Another major feature of webOS is activity cards, which is how it handles multi-tasking.  Multi-tasking isn’t new in the mobile space, Windows Mobile and BlackBerry OS have been doing it for years, but it is a glaring drawback of Mobile OSX.   The way Palm handles them is unique however; instead of a traditional task manager applications are minimized into a card view, where the user can flip through them to quickly switch apps.  They are easily closed by swiping them up and off of the screen, a move that is strangely satisfying.  The TI OMAP 3430 processor shines here, and unlike WinMo and even BlackBerry, where too many apps bog the phone down, the Pre can handle 20 or so apps being open at the same time with no noticeable performance drain.

Notifications are wonderful and unobtrusive.  As we said earlier, the display seamlessly blends into the housing.  When a notification comes through, such as an IM or calendar appointment, the display shrinks and the notification dashboard comes up from the bottom.  It gives enough of a preview and if the user wants to acknowledge it you simply tap, if not you can hide it and be left with just a tiny icon.  Lastly, a simple flick of the finger and the notification disappears all together.  If you want to ignore them they do not intrude on what you are doing, which is fantastic.  Never have notifications been handled so well, though this can be said about much of webOS.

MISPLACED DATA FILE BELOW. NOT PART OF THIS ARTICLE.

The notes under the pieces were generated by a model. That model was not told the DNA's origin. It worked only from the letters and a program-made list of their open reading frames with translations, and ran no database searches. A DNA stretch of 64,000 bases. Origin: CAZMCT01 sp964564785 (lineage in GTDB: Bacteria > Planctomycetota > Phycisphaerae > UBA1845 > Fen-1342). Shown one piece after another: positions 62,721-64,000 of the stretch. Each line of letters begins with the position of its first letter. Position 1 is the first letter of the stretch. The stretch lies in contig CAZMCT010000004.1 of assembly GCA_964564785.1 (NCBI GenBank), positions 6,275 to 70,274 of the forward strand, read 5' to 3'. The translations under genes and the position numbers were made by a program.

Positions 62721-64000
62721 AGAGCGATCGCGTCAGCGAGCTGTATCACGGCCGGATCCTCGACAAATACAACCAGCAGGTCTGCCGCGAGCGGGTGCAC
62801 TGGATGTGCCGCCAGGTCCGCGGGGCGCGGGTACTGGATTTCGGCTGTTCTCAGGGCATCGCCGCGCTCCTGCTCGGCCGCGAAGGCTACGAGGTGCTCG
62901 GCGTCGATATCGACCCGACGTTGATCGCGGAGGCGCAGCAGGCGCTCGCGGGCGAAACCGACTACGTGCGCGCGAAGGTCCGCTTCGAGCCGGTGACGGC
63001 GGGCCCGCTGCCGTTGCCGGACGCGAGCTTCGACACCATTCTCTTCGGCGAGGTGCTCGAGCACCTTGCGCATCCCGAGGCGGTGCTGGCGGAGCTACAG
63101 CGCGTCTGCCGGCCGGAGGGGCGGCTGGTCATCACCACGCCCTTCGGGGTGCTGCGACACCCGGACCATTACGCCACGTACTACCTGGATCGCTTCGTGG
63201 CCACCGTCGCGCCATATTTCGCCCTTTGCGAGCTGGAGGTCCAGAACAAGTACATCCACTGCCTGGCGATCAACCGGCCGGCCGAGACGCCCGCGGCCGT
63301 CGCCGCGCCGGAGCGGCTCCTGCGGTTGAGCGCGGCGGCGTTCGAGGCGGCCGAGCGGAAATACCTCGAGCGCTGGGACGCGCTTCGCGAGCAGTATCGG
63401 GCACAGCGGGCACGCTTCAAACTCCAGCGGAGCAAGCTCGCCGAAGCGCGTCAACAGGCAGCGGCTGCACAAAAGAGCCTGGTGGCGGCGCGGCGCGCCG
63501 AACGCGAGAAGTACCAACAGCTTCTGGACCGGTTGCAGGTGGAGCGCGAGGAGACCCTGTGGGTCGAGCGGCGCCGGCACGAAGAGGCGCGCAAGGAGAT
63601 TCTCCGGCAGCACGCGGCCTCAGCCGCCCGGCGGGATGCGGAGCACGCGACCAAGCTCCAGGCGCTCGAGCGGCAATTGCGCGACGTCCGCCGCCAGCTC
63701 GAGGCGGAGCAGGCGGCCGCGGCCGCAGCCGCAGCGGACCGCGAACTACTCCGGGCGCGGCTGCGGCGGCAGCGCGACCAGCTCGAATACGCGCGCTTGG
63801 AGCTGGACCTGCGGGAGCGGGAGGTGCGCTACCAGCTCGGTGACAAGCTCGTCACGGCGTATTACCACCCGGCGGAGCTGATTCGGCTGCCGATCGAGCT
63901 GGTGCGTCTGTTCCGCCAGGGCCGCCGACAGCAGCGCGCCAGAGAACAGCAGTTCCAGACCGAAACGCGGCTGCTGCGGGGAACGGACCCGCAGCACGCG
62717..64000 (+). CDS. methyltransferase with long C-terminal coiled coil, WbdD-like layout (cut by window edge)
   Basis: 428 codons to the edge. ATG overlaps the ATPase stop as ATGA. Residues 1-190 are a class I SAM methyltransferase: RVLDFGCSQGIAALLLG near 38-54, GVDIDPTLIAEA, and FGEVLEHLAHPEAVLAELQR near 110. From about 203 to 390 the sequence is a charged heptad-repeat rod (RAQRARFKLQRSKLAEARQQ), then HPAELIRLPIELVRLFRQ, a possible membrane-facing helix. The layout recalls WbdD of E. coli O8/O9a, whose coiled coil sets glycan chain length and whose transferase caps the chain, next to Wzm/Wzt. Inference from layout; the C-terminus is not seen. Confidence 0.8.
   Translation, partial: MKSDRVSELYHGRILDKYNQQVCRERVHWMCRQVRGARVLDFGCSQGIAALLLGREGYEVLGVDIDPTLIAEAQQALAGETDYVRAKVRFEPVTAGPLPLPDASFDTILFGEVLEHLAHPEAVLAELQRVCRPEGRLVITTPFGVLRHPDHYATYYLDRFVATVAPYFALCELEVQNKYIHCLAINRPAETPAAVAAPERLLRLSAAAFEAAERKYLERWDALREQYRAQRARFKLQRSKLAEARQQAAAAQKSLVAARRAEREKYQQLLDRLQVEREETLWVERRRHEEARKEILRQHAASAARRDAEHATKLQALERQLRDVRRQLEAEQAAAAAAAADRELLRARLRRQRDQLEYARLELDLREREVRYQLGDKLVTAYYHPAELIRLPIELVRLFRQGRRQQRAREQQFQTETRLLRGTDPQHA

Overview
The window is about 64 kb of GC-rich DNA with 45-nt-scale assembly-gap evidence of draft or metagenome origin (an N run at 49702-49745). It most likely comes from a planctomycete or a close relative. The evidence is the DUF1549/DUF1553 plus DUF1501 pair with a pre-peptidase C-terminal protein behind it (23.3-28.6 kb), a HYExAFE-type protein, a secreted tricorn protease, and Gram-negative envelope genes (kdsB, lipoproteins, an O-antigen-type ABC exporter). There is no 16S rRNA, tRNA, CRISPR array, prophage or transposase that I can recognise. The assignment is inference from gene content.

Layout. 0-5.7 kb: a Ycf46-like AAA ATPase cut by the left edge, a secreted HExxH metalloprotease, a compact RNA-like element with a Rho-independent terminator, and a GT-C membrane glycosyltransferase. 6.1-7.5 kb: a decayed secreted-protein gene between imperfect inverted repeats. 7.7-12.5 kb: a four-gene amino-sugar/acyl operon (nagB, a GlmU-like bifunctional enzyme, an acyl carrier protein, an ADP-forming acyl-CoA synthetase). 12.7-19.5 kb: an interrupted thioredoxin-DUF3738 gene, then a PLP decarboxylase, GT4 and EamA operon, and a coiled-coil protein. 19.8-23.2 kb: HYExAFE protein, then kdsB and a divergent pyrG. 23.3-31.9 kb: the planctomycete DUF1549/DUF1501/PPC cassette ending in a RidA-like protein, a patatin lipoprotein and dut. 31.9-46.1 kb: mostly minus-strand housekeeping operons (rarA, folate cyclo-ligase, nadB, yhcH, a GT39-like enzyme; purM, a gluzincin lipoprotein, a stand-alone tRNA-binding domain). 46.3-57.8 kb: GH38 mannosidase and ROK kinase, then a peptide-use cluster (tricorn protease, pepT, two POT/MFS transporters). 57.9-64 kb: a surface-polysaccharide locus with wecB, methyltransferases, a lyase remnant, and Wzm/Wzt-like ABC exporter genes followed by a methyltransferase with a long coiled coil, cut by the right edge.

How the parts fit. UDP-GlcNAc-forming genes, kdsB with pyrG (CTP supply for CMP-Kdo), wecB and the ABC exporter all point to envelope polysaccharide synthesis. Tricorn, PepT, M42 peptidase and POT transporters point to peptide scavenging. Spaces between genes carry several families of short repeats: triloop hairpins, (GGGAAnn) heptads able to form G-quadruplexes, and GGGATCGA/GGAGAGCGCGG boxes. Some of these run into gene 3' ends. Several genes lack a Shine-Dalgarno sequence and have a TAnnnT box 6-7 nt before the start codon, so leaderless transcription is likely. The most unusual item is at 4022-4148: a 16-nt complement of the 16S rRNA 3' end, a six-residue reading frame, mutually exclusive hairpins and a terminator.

The innovation continues with universal search; according to Palm, “when in doubt, type.”  By simply starting to type webOS will begin to match your input from phone features (like Bluetooth or Updates,) contacts, conversations and if what you want is not on the phone you can go out to the web with Google, Google Maps, Wikipedia or Twitter.  No doubt more services will write themselves into this handy feature.